Does the proposed Congressional and White House scoring even begin to reflect whether and how well each college or university is advancing economic equity in society? Shouldn't it credit extraordinary accomplishment in building character and morality or inculcating community participation and democratic agency. Quite likely, neither is to be part of those equations.

And similar inadequacies in fully reflecting an organization's purposes and functions can be seen across the entire nonprofit sector. In the rush to outcome evaluation, to assessment and accountability, to pay-for-performance schema, vital elements of charities' mission are omitted - sometimes by nonprofit organizations themselves. Yet, charitable groups quite often seek to do more than provide services as if they were consumable goods.

Nonprofits work to avert problems before they require remedial intervention and to build individual capacity and community vitality so that fewer services are needed. They contribute to a strengthening of civil society and democracy, to increasing civic good and social capital. They strive to inform better policy development and public program implementation resulting in a better quality of life for all of us.

But these things do not often get acknowledged, specified and measured in assessing the value of nonprofit services. And because they do not, they increasingly are ignored by organizations and institutions, as well as by those who are keeping score.

That must change. Unless the full range of nonprofit purposes is included in assessing the value of charitable programs, all but the most fundamental functions will be discounted and marginalized. Everything from higher education through medical research, from daycare and recreation to culture and the arts, will become a basic economic calculus: will the produced, usually individual, commodity be worth the cost? The broader social benefit, the common good, will fade from thought and practice.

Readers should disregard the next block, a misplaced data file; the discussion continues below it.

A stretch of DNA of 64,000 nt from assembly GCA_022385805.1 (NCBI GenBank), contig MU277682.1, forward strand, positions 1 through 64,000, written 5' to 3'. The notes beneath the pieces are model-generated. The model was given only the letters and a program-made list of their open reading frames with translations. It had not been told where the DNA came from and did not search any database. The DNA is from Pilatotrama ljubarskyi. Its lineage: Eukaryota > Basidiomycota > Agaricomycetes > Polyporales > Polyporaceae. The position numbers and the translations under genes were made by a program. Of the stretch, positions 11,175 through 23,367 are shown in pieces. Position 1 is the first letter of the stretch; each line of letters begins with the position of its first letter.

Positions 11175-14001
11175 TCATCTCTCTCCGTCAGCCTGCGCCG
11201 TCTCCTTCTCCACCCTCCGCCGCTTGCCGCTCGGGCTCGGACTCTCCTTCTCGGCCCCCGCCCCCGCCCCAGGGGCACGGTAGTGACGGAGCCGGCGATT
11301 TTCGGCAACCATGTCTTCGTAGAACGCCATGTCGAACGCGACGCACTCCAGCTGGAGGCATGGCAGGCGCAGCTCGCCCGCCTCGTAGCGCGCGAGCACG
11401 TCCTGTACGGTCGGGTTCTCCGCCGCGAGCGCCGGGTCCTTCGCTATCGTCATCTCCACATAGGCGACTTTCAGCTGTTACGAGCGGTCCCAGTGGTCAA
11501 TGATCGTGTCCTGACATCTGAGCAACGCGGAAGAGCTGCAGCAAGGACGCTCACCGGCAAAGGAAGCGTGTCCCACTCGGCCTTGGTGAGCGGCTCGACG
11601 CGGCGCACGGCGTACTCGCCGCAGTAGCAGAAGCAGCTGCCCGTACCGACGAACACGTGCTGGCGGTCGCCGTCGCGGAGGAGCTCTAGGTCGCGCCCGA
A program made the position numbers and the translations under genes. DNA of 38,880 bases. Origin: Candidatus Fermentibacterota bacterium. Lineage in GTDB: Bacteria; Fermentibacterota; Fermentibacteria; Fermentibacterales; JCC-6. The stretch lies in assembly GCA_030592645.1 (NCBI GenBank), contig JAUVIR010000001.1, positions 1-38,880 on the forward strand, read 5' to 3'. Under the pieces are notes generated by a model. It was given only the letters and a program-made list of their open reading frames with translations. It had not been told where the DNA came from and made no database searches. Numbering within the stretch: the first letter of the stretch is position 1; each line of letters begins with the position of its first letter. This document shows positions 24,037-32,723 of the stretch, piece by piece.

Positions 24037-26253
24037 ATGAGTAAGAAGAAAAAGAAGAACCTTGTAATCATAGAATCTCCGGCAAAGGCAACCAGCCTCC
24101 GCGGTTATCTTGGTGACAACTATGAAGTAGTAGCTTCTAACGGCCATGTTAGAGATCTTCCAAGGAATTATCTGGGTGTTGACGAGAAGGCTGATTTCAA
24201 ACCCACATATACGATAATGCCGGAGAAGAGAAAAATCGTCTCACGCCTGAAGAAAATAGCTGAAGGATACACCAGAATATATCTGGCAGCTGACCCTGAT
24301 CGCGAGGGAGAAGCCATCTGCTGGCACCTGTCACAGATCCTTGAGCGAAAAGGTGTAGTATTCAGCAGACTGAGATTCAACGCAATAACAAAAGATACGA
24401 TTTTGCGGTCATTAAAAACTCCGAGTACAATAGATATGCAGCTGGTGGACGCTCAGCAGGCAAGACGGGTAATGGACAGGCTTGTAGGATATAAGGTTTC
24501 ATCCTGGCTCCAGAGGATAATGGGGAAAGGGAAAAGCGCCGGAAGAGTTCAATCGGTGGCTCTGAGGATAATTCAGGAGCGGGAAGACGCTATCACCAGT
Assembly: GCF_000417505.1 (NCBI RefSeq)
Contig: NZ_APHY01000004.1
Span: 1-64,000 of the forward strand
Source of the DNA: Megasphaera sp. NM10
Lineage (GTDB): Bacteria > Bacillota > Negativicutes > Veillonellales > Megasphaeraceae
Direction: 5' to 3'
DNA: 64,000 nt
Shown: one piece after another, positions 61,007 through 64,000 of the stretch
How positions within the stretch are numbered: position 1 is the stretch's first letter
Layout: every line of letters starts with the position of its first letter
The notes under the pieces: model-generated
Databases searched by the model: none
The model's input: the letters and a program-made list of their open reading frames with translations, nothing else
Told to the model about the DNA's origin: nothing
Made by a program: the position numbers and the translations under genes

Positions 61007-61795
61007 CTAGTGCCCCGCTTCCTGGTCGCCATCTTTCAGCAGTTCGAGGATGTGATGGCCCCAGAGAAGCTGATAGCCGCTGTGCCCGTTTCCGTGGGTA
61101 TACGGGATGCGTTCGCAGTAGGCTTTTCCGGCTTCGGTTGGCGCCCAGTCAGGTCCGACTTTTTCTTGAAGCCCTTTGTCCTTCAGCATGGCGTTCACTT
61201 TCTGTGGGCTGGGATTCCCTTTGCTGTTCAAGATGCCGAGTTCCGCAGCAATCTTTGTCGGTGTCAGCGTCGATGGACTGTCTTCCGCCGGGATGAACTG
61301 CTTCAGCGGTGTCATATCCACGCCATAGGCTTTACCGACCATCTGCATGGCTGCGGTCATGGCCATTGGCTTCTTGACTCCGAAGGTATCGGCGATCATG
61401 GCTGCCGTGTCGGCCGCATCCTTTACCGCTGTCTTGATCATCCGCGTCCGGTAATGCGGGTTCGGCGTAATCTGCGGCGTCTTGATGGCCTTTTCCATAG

We will lose societal impact when we calculate the value of outcomes. Everything will become an individual equation. And as a society, we tend to make such economic calculations on a very short timeframe; we turn away from the long-term investments that will truly benefit the common good in favor of a narrowly-defined short-term individual payout.

Which brings me back to where I started. How do we assess the value of a higher education? How do we, for instance, assign value to a meritocratic success, to the splendid wonder of someone finally pulling himself or herself out of poverty compared to another graduate who benefited from unlimited resources and powerful economic and social networks?

Beyond the actual income for an individual, what is the worth to the larger society of a strong, evidence-based belief in the validity and legitimacy of the American Dream? Doesn't that benefit all of us?

If we care about such things - as especially foundations and government must - we need to accord them value. We must make sure that any nonprofit scorecard goes beyond individual benefit to include measures of broad social benefit. If we fail to build that into our calculus, we will lose the common good and see the world only through the lens of individual profit. How poorer that would make us all.


Mark Rosenman is an emeritus professor at the Union Institute & University, and directs Caring to Change, an initiative that seeks to improve how foundations serve the public.

Versions of this piece also appear in The Chronicle of Philanthropy and PhilanTopic.